Innovation resounds in the networking domain

As well as being a great opportunity to look ahead at future technology and trends in IT, GITEX Technology Week has been a chance to reflect over what has been one of the most challenging years in the history of the Middle East networking market

Tags: Avaya IncorporationEMC CorporationEricssonNortel Networks CorporationUnited Arab Emirates
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By  Julian Pletts Published  October 21, 2009

As well as being a great opportunity to look ahead at future technology and trends in IT, GITEX Technology Week has been a chance to reflect over what has been one of the most challenging years in the history of the Middle East networking market.

The last 12 months saw some seismic shifts at the manufacturing level of the global networking scene. A beleaguered Nortel faced ruin and was forced to sell-off assets to Avaya and Ericsson. EMC added to its data backup and archiving credentials with the purchase of deduplication specialist Data Domain, and HP and IBM both underlined their aggressive M&A strategy to cement their respective market positions.

But the biggest news of the year was the buyout of networking hardware vendor Sun Microsystems by fellow Silicon Valley occupant Oracle.  The long-term success of the purchase, and of Larry Ellison's tactics, remains to be seen as it is still too soon since the paperwork has gone through. However, a trip down to the Oracle-dominated Hall 5 will soon give the impression that the company has no plans of loosening its grip on the Middle East IT solutions market and that the Sun buyout will dramatically shape IT in this region for years to come.

Despite all the turmoil globally, if this week's ACN Arab Technology Awards are anything to go by, CIOs have kept their heads and, although they have been much more careful about releasing the purse strings, there have been solid investments and innovations that have taken place over the last year.

Innovation as a way to survive and, even thrive, was also a central theme in Microsoft's Steve Guggenheimer's opening address at GITEX.  And if you take a wander round any of the halls that feature networking names and get a chance to chat with some of the exhibitors, it soon becomes clear that they have taken this advice to heart. Major players are sweating blood to offer solid value for money, whilst ensuring their solutions still push the boundaries of enterprise networking.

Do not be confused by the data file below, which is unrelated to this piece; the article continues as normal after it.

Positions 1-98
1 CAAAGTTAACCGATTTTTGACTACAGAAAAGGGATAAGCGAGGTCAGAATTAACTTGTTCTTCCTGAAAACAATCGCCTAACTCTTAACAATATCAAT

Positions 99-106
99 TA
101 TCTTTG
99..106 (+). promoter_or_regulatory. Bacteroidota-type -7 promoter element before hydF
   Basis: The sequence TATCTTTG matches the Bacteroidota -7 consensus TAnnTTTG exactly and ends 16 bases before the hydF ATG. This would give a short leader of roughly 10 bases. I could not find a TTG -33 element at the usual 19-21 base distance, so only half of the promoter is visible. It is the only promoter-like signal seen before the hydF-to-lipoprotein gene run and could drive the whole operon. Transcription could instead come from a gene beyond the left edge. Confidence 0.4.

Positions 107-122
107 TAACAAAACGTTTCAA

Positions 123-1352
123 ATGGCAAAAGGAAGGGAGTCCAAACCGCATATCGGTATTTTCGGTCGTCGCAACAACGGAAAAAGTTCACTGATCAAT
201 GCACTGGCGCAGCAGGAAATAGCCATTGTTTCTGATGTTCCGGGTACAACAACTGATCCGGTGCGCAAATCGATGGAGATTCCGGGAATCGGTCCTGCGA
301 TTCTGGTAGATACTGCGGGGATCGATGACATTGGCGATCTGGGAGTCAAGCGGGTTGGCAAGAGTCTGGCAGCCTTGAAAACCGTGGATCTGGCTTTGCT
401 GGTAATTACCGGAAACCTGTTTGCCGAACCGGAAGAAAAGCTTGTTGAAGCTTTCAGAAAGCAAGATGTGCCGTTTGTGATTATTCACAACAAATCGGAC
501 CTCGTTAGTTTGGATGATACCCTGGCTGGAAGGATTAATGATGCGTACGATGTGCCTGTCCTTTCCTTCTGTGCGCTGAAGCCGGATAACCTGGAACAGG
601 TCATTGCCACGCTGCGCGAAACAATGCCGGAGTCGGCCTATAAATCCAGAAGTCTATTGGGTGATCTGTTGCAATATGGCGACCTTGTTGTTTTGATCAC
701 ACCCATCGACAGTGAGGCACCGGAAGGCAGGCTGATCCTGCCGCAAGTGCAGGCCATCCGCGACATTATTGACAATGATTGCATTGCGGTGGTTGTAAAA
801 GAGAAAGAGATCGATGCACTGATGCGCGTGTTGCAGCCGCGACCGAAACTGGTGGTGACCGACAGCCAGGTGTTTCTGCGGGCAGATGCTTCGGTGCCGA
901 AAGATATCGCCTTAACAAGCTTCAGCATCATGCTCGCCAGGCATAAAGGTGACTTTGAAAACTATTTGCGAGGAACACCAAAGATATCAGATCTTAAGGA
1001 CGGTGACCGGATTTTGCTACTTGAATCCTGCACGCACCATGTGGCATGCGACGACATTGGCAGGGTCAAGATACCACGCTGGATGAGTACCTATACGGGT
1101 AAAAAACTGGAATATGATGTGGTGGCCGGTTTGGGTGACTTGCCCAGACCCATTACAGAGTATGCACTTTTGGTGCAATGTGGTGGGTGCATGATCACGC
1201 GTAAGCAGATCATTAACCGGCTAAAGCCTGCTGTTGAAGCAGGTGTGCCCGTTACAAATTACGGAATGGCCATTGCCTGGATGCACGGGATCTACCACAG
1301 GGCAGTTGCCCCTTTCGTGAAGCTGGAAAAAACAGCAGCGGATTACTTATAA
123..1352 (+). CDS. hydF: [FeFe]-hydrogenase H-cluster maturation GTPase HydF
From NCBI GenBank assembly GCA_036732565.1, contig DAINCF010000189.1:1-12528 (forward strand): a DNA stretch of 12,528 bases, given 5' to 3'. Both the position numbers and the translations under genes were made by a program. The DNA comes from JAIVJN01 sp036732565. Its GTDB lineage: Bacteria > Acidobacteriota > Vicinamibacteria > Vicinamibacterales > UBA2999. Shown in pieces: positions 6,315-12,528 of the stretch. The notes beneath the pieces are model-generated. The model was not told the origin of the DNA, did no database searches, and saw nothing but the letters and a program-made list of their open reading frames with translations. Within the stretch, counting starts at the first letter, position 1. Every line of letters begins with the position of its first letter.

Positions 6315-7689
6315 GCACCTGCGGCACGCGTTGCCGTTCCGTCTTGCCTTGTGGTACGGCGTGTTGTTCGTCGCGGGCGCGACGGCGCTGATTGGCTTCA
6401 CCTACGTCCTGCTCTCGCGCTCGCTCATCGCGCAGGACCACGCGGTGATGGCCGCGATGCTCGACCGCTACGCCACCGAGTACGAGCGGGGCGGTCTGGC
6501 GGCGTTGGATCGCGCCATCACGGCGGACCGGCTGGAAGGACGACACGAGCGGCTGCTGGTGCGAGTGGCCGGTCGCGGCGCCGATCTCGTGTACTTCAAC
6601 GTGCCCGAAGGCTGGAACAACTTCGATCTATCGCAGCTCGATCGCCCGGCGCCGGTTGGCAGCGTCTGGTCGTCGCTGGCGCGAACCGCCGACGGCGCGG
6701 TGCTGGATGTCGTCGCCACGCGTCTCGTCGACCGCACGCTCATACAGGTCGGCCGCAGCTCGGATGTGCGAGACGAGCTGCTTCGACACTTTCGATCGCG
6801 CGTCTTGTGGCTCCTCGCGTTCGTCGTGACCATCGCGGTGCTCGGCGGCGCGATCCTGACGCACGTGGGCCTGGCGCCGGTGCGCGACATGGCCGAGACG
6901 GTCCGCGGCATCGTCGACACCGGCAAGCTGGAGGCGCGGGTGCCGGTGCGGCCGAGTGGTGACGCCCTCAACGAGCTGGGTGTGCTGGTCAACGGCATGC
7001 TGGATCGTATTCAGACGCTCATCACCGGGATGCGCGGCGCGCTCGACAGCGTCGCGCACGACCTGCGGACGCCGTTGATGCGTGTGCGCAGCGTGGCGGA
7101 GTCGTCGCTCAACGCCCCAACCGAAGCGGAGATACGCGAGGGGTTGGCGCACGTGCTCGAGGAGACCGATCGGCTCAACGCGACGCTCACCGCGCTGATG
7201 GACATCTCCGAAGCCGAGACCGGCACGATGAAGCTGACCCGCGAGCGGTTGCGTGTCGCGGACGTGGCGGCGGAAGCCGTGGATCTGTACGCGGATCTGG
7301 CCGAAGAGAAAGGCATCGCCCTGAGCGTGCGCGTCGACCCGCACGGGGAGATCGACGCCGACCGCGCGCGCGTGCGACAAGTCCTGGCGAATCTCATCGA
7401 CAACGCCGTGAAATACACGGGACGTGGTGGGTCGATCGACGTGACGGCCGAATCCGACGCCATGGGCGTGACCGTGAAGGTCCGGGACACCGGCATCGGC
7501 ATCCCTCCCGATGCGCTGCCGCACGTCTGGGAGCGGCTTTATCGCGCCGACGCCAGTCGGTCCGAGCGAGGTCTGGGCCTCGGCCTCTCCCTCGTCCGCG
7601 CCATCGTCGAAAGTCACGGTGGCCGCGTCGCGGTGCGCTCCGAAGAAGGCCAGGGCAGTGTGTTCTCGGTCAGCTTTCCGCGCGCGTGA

The climate may have led to overly cautious investment, but this can only pay off in the long run as current investments become strong foundations for future IT development. It has also meant only the strong and most efficient solutions have endured.

Having said that, a great deal of the projects that have been undertaken this year have been towards internal IT processes such as WAN optimisation and the consolidation of existing infrastructure through virtualisation and management rather than spending money on servers. This has been coupled with the inevitable investment into hosted and outsourced IT, which many predicted would be the side effect of finite resources and economic difficulties. All of these networking trends have almost made a strong showing at this year's GITEX.

There are conflicting impressions and messages floating around GITEX about how the market will fare over the next year. But it is likely that although the Middle East isn't out of the woods, the foliage in the networking arena is not nearly as suffocating as it has been. Whilst consolidation might continue to be a buzzword about these parts for some time, fingers are quietly being crossed that development can become the undercurrent.

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